Sunday, April 15, 2012

The Daring Cooks' April 2012 Challenge - Create Your Own Recipe!

Our April 2012 hosts were David and Karen of Twenty-Fingered Cooking. They presented us with a very daring and unique challenge of forming our own recipes by using a set list of ingredients.

I really like it when we are asked to come up with our own recipes because it brings out everyone's creativity. So what is the list of these ingredients that we can play around? They gave us 3 sets and we had to choose one from each list:

1. Parsnips, Eggplant (Aubergine), Cauliflower

2. Balsamic Vinegar, Goat Cheese, Chipotle Peppers

3. Maple Syrup, Instant Coffee, Bananas

Along with the list, they also provided some recipes but I decided to completely come up with my own. I chose Eggplant because I haven't seen parsnips around here in Manila, and no I don't really like cauliflowers so eggplant it is. I also have balsamic vinegar and maple syrup in the cupboard so I just came up with a dish utilizing those three: Eggplant, Balsamic Vinegar and Eggplants.

Being the true Filipino that I am...when vinegar is listed as an ingredient--I always think of Adobo. So that is what I decided to cook. Adobo is a dish that is cooked with vinegar and/or soy sauce and garlic. There are as many versions of this as there are many cooks in the Philippines. I was going to make my own version based on my 3 ingredients.
1 kilo Beef Cubes (cooked in the pressure cooker the night before)
1/4 cup Balsamic Vinegar

2 tablespoons Soy Sauce
10 cloves Garlic, peeled and smashed with the flat side of a knife
2 pieces Bay leaves (dried)

1 teaspoon Black Peppercorn
Salt and Pepper to taste
1/4 cup Maple syrup
Combine beef cubes, garlic, peppercorn, balsamic vinegar, soysauce and enough water or stock to cover everything in a pot. Cook over medium heat for 30 minutes (this process is shorter because the meat was already cooked in the pressure cooker). Do not stir until boiling or the vinegar will taste raw. When mixture is boiling turn down the heat and season with salt, pepper and maple syrup. Cook for another 10 minutes. Serve hot with steamed rice.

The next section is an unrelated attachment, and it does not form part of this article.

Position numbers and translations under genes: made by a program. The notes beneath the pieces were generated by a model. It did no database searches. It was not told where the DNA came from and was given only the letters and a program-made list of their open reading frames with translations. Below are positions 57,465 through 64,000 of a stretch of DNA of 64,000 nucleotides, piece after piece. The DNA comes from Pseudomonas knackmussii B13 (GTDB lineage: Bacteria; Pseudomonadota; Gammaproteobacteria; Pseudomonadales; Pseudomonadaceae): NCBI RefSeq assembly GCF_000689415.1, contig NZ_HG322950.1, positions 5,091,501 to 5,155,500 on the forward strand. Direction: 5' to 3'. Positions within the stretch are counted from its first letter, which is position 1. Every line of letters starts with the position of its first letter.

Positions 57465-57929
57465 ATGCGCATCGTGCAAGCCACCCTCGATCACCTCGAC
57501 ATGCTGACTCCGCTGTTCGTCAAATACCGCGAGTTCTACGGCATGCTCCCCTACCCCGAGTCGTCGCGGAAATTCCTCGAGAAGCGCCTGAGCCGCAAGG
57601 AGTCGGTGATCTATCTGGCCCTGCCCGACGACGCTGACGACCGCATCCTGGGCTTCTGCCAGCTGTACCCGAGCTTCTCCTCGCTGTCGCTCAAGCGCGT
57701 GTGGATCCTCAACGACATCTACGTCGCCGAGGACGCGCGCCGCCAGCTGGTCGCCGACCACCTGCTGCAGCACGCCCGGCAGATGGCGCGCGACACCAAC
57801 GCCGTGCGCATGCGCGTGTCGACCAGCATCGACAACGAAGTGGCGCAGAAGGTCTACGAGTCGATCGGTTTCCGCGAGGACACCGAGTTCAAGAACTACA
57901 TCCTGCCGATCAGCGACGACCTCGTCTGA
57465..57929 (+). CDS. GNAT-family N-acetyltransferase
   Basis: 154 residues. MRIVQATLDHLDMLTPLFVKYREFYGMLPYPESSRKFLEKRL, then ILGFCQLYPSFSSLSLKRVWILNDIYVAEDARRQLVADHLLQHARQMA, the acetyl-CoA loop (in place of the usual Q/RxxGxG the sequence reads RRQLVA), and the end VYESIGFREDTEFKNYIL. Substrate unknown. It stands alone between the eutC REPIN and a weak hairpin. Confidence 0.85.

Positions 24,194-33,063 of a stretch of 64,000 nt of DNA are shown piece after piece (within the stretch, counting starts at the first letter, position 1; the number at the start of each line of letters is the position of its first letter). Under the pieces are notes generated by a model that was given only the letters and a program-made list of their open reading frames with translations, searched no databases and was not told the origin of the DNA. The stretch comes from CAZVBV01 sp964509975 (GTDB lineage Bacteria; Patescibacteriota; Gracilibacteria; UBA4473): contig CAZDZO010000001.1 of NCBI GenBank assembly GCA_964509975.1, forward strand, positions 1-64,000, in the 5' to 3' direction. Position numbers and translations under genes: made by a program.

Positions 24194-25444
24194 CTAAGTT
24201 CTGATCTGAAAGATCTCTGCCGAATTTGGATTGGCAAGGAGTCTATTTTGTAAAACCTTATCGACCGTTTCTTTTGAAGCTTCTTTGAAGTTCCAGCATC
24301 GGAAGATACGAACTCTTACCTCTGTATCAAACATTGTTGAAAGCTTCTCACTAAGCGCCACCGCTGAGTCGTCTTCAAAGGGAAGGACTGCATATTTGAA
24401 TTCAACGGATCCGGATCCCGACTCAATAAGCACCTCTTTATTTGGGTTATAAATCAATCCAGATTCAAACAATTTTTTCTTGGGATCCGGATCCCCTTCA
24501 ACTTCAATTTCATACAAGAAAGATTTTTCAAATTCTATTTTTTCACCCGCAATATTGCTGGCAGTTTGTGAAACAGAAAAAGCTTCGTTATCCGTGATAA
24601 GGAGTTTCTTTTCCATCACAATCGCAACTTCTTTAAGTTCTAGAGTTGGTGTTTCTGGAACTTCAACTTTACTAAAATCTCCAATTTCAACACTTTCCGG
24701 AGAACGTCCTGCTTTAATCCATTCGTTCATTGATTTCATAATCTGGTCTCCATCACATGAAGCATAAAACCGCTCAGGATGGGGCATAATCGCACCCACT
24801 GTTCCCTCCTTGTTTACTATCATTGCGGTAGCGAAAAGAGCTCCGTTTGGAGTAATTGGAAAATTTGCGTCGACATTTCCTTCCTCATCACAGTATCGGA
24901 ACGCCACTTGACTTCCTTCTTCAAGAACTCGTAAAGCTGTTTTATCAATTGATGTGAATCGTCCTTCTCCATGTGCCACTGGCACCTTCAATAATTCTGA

Okay, so what about the eggplant? I cut it into rings, salted and rinsed. Grilled with olive oil (no need to season with salt, they might come out too salty).

And there it is...Adobong Baka with Grilled Eggplants. Thank you David and Karen, this was a wonderful challenge!

Saturday, April 7, 2012

Bagoong Alamang at Mangga

I didn't realize how easy it was to make Bagoong Alamang. I have a friend who grew up in Navotas, a seaside community here in Manila and they used to make their own Bagoong Alamang, she was the one who told me how to make it. For the uninitiated, Bagoong Alamang is shrimp paste made from very small shrimps that are fermented and then sauteed with additional ingredients (onions, garlic, etc). I was supposed to make it from scratch but all I had available was pre-fermented alamang... BAGOONG ALAMANG

500 grams Alamang (fermented)

1 piece Red Onion (peeled and minced)

3 cloves Garlic (peeled, smashed and minced finely)

2 pieces Chili (minced)

2 tablespoons Oil (I used the solidified fat from the braised pork belly)

200 grams Pork belly (roasted in oven for 4 hours, cut small dice)

1/4 cup Cane Vinegar

1/2 cup Brown Sugar

Sautee minced onions, garlic and chili in oil until fragrant. Add the diced pork and the Alamang. Pour in the vinegar and let mixture come to a boil. Add the brown sugar and mix well. Cook this mixture until the liquid has almost completely evaporated. Adjust the sugar as needed.

Cool and store in jars in the refrigerator.